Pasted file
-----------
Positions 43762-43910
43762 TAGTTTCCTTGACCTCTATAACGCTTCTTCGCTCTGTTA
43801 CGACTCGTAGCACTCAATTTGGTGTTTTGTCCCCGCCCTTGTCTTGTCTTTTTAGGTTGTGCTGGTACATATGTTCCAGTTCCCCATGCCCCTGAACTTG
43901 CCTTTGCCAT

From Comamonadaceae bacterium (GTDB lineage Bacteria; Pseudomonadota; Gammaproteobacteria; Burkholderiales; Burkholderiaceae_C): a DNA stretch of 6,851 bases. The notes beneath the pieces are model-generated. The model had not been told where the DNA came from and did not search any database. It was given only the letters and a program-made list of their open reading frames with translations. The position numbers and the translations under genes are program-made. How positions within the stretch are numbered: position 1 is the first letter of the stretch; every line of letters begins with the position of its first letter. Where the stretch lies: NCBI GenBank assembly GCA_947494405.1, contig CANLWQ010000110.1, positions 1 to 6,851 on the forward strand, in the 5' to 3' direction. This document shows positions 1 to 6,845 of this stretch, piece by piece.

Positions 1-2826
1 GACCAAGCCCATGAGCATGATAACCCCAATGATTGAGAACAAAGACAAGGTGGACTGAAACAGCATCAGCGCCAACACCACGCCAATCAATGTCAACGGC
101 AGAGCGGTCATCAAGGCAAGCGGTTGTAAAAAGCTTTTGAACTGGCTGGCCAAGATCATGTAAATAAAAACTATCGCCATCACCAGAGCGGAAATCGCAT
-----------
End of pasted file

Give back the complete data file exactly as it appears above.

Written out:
Positions 43762-43910
43762 TAGTTTCCTTGACCTCTATAACGCTTCTTCGCTCTGTTA
43801 CGACTCGTAGCACTCAATTTGGTGTTTTGTCCCCGCCCTTGTCTTGTCTTTTTAGGTTGTGCTGGTACATATGTTCCAGTTCCCCATGCCCCTGAACTTG
43901 CCTTTGCCAT

From Comamonadaceae bacterium (GTDB lineage Bacteria; Pseudomonadota; Gammaproteobacteria; Burkholderiales; Burkholderiaceae_C): a DNA stretch of 6,851 bases. The notes beneath the pieces are model-generated. The model had not been told where the DNA came from and did not search any database. It was given only the letters and a program-made list of their open reading frames with translations. The position numbers and the translations under genes are program-made. How positions within the stretch are numbered: position 1 is the first letter of the stretch; every line of letters begins with the position of its first letter. Where the stretch lies: NCBI GenBank assembly GCA_947494405.1, contig CANLWQ010000110.1, positions 1 to 6,851 on the forward strand, in the 5' to 3' direction. This document shows positions 1 to 6,845 of this stretch, piece by piece.

Positions 1-2826
1 GACCAAGCCCATGAGCATGATAACCCCAATGATTGAGAACAAAGACAAGGTGGACTGAAACAGCATCAGCGCCAACACCACGCCAATCAATGTCAACGGC
101 AGAGCGGTCATCAAGGCAAGCGGTTGTAAAAAGCTTTTGAACTGGCTGGCCAAGATCATGTAAATAAAAACTATCGCCATCACCAGAGCGGAAATCGCAT